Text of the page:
This is a list of insurance companies with voice capabilities.

The Voice Job Board

We have a big announcement today. As the conversational space in AI, voice applications, and smart speakers platforms grows, the need for finding talent to build the new applications of tomorrow will only grow. Creating content for VoiceFirst Weekly makes us see a lot of job postings, and we follow communities questions and answer questions we get asked all the time. During this time, we came to understand there’s going to be soon enough a need for talent for voice applications not only involving programmers and designers, but all kind of creatives. Even now the people that are working in voice come from a variety of backgrounds. And as such we want to start providing help to both people who want to get into voice technologies and companies looking to hire for voice talent. And with that preamble we are launching today the Voice Job Board. Voice Job Board will allow you to post a job with us if you are a company or a business hiring for voice applications and for those looking to enter the field. You can go to and submit your postings. We will be releasing soon and providing resources for learning and education in conversational applications to help you find the people you need in voice. Stay tuned.

Thank you for listening, you have a great weekend. We’ll talk tomorrow.

Exploring modalities in voice

“Multi -modal, multi device, context aware with voice as the first interface, this is what we understand as #VoiceFirst”.

This was one of the first tweets we put out there and has become kind of our motto at VoiceFirst Labs.

Conversations are not only about voice

The next conversational experiences demand a screen, and companies understand this to a deep level. That’s why Google partnered with Lenovo to release the Smart Display. And why Amazon, despite sales number not growing that much keeps pushing for the Echo Show. I talked here a few episodes back, about it’s not voice only, basically advocating to avoid the confusion of voicefirst with conversational experiences that are only driven by voice.

If we are talking multimodalities and multi-devices, which are they and how they come together?

Before being able to interact with our computers and devices via voice, we had the keyboard, then the mouse, then touches interfaces until today that we can talk to our phones, computers and smart speakers. In our newsletter yesterday I shared the concept of VoiceFirst 1.0 which it’s the state I consider we are right now. We’ve seen some brands build voice only experiences, even abide by it like religion. Others are just trying to figure out how they can be part of it or what’s their role and are using everything at their disposal. For me, the future is multimodal the same way keyboards weren’t the only thing and touch won’t be the only. What we are looking at is the ultimate quest: communicate with our devices how we do with each other. And we communicate with everything, with our hands, with our eyes, our body and our voices.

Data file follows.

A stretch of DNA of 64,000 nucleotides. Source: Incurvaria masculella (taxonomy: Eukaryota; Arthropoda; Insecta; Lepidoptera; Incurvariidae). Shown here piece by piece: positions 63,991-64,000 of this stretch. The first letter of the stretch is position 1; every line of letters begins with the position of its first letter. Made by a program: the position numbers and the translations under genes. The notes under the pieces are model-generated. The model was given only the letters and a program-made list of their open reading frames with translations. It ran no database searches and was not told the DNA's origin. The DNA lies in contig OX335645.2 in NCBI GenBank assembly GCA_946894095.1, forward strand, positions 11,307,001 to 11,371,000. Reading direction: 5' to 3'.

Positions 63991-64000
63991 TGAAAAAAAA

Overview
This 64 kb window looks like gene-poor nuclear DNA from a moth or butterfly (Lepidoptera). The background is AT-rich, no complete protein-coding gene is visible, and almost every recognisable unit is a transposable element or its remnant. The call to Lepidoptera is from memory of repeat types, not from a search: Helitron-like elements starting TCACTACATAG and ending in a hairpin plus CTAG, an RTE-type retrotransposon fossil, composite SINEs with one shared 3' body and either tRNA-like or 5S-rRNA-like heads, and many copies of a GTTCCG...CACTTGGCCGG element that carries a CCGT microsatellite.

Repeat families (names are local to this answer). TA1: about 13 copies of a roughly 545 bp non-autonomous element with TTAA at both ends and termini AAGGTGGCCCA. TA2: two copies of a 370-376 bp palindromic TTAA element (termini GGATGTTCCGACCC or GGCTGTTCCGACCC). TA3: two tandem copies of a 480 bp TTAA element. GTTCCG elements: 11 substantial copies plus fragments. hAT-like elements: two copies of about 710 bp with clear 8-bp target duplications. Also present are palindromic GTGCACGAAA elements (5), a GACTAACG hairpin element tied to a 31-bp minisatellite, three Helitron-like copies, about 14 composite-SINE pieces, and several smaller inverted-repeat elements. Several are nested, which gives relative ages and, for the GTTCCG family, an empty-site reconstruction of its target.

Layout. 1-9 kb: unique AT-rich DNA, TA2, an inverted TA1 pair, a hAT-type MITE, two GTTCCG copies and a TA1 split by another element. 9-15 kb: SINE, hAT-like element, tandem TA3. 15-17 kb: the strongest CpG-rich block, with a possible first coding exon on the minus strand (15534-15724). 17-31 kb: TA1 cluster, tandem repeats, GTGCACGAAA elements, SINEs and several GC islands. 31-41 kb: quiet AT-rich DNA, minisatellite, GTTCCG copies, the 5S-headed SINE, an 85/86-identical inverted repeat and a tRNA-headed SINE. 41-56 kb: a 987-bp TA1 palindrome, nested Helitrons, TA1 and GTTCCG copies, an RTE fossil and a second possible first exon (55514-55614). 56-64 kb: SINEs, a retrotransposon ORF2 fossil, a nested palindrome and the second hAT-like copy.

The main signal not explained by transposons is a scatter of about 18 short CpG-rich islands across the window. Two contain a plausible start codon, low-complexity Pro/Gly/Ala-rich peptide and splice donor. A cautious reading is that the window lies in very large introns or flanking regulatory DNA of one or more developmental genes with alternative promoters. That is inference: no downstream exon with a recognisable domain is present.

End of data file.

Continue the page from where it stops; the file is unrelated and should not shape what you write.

VoiceFirst 1.0

Now let’s get into definitions. In a pure sense, this state so called by me VoiceFirst 1.0 is another modality, different than the keyboard, the mouse and the touch screen, is the voice. For several of the applications, we enjoy today the only modality is voice. I have an Echo spot and I rarely look at its screen, mainly because I don’t need to. There are exceptions, of course, Panda rescue is a good example as well as some games like 6 Swords. And there’s also another kind of applications that provide assistance through voice, voice augmented like the one you can control certain aspects of the game with your voice, but the main interface of the game is not your voice, (StarCraft 2) and if you don’t do it by voice you can still play it if you didn’t have voice assistance. Another example is what Snapchat is doing with its lenses: voice activating features in their application. The future looks like a mixture of the modalities we have today, probably with less keyboard and more touch and voice interfaces all mixed together depending on the context where you are using the app. Will it make sense to ask me to type in a car in a few years? No, the option should exist, but it will be way less used. But if you are in your phone at the bus stop you are no gonna go Text, my lawyer, how is the lawsuit going, you are going to text it.

Modalities and devices

There’s is augmented, activated, added, assisted. And you can combine them with voice, screen, devices. Don’t try to restrict yourself to only one modality or device, use as many as it makes sense for the context of what is trying to solve. I think as voice applications start to solve more complicated problems the need for multimodality will be greater. As users interact with these experiences, the expectations change and the need to multi-device will grow as well. As Dave Itsbitki pointed out at Voice Summit keynote:

Meet your users where they are.

Thank you for listening. You have a great day, this is a daily briefing so we are gonna be on Saturday and Sunday as well, lemme wish you a happy weekend if rather do other activities than listen to podcasts.